FREE CHAPTER from ‘A Practical Guide to International Crimes in Proceedings Before the Courts of England and Wales’ by Kathryn Howarth

CHAPTER ONE – JURISDICTION TO TRY INTERNATIONAL CRIMES


This chapter will consider the jurisdiction of the Crown Court in England and Wales over war crimes, crimes against humanity (“CAH”), genocide and torture. There are four principal pieces of legislation which criminalise these international crimes and which provide a legal basis for a prosecution, namely:

  • The Geneva Conventions Act 1957 (“GCA”);

  • Section 134 of the Criminal Justice Act 1988 (“CJA”);

  • The War Crimes Act 1991 (“WCA”);

  • The International Criminal Court Act 2001 (“ICCA”), as amended by the Coroners and Justice Act 2009.

In practice, it is most likely that a prosecution for international crimes before the Crown Court will involve charges under the ICCA, or section 134 CJA. Therefore, this chapter will begin by setting out the jurisdiction to try international crimes under the ICCA, followed by section 134 CJA, then the GCA and finally the WCA. There have been three cases in relation to section 134 CJA.1 There is yet to be a case before the Crown Court in relation to the ICCA. There have not been any cases before the Crown Court in relation to the GCA.2 There have been two cases including one conviction under the WCA.3


The International Criminal Court Act 2001 (“ICCA”)4

The ICCA entered into force on 1 September 2001.5 In summary, the ICCA:

  • Sets out the law governing the United Kingdom’s interrelationship with the International Criminal Court (the “ICC”).6 This is detailed primarily in Parts 27, 38 and 49 of the ICCA.

  • Incorporates the relevant parts of the Rome Statute of the ICC into domestic law, enabling courts in England, Wales and Northern Ireland to prosecute war crimes, CAH and genocide.10 This is addressed in Part 5 of the ICCA titled “Offences under domestic law” and Schedule 8 to the ICCA.

  • Sets out the jurisdiction of the Crown Court in relation to the prosecution of these crimes that is territorial, personal and temporal jurisdiction, as well as some preconditions to prosecution under the ICCA (also Part 5, ICCA). Notably, the ICCA does not establish universal jurisdiction in relation to these international crimes.

ICCA offences

Section 51 of the ICCA creates the following offences under the domestic law of England and Wales:

  • Genocide,

  • Crimes against humanity,

  • War crimes.

Rather than three offences, the ICCA in fact creates over 90 substantive offences when the different war crimes, acts which constitute CAH and forms of genocide are considered separately.11 It is worth noting that prior to the ICCA, genocide was already an offence in this jurisdiction under the Genocide Act 1969,12 although that Act did not provide for extra-territorial jurisdiction.13 Certain war crimes were also already offences in the UK prior to the ICCA, under the GCA, which is still in force and is discussed below.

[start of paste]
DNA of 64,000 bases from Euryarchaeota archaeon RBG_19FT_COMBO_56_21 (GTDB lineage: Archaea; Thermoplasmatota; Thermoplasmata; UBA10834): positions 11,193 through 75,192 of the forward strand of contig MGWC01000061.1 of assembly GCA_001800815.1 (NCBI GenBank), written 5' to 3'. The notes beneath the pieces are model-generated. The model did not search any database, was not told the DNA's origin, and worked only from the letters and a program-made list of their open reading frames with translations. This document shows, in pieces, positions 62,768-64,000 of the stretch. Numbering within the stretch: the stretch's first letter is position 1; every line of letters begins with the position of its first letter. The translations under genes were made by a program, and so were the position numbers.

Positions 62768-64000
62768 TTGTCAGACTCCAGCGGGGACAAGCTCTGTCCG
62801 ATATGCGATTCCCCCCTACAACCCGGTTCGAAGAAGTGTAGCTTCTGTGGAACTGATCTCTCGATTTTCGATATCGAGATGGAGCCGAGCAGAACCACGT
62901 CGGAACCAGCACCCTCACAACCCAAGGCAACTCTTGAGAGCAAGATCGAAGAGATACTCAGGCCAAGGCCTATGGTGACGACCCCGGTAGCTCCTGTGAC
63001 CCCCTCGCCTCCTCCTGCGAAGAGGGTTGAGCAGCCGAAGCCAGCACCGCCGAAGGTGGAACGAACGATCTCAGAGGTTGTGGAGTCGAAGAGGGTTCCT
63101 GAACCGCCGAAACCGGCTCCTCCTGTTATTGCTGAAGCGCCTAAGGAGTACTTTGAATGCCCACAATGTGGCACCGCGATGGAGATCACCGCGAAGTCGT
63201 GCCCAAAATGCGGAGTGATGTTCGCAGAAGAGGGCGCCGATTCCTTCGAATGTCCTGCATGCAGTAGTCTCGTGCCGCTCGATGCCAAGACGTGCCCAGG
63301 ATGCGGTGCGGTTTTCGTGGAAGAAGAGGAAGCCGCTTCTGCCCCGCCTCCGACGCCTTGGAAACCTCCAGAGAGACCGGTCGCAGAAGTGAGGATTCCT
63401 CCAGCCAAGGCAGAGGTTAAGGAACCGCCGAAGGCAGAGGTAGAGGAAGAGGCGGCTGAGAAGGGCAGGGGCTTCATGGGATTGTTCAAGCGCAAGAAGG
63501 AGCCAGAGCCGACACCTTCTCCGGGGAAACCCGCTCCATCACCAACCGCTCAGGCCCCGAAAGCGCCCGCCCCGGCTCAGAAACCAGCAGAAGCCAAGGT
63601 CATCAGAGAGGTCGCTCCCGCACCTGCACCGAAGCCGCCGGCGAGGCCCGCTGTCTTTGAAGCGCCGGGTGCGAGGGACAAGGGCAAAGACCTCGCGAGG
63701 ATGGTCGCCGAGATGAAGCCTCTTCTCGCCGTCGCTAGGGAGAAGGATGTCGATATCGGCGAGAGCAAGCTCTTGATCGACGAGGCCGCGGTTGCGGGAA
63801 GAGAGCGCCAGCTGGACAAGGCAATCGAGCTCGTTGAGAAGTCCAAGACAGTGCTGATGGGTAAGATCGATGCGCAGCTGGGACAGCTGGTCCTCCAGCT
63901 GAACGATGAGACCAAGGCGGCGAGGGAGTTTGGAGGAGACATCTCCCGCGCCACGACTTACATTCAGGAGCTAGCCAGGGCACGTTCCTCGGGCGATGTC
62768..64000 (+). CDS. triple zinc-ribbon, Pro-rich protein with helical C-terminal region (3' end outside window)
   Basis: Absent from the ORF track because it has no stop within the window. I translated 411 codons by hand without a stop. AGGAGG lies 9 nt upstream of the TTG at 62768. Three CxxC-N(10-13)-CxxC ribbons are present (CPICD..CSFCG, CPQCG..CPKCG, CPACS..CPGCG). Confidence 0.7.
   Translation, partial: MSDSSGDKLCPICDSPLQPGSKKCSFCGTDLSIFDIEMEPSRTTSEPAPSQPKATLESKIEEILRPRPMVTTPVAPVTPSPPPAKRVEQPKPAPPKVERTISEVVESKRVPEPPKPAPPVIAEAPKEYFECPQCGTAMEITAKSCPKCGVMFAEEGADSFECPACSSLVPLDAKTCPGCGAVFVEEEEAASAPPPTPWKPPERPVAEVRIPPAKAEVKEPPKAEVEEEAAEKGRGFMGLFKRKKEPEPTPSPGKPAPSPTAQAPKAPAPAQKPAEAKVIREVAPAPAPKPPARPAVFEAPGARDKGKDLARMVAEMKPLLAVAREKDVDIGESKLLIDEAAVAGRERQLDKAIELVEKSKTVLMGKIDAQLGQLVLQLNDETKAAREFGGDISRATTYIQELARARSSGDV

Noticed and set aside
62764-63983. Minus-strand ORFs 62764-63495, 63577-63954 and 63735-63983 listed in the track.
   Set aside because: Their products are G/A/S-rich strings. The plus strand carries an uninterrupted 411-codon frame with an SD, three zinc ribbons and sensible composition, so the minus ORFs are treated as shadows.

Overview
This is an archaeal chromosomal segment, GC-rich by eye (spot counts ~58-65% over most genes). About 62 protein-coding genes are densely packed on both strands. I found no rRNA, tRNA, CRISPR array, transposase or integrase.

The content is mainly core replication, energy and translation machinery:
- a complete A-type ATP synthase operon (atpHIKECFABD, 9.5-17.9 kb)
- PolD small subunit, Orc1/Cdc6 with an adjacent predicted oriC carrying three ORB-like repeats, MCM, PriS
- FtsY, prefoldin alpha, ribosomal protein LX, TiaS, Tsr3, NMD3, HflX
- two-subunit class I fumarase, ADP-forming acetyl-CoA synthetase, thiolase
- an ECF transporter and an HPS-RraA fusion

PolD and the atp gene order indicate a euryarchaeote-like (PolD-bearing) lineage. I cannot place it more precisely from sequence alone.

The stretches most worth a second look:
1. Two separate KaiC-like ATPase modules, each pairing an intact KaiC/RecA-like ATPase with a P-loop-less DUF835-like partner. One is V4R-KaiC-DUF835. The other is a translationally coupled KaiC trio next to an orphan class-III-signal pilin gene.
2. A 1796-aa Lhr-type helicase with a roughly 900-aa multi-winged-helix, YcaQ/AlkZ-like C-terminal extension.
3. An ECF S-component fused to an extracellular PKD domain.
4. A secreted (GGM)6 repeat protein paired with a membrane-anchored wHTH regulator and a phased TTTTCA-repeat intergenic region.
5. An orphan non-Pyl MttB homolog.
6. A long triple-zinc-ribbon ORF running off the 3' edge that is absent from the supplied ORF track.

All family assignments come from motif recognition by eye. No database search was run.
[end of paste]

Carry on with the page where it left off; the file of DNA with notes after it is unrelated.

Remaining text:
Section 52 of the ICCA explicitly makes conduct ancillary to genocide, CAH and war crimes an offence.14 Section 55 sets out that ancillary offences refer to:

  • Aiding, abetting, counselling or procuring the commission of an offence;

  • Inciting a person to commit an offence;

  • Attempting or conspiring to commit an offence;

  • Assisting an offender or concealing the commission of an offence.15

Section 65 of the ICCA also establishes for the first time in domestic law,16 the criminal liability of military commanders17 and other superiors18 for the failure to prevent the commission of the substantive international crimes and ancillary offences by their subordinates.

Section 50 of the ICCA, titled “Meaning of “genocide”, “crimes against humanity” and “war crime””, explains that the definitions of these crimes under domestic law, are the same as those definitions found in the Rome Statute of the ICC. Article 6 of the Rome Statute, defines genocide, Article 7 of the Rome Statute defines CAH and Article 8.2 of the Rome Statute, defines war crimes.19 These provisions are replicated at the end of the ICCA in Schedule 8.20 Thus, the meaning of genocide, CAH and war crimes as a matter of domestic law is directly lifted from the Rome Statute.

The ICCA states that in “interpreting and applying” Articles 6, 7 and 8.2, the courts shall take into account” the ICC Elements of Crimes document21 and any relevant jurisprudence or decision of the ICC and that “account may also be taken of any other relevant international jurisprudence”.22 Additionally, domestic courts must interpret Articles 6, 7 and 8.2 “subject to and in accordance with any relevant reservation or declaration made by the United Kingdom when ratifying any treaty or agreement relevant to the interpretation of those articles”.23 Otherwise, with two exceptions, the ICCA provides that in determining whether an offence has been committed, the court shall apply the principles of the law of England and Wales; meaning that the ordinary principles of criminal law will apply in relation to causation, participation, ancillary liability and defences.24

Territorial Jurisdiction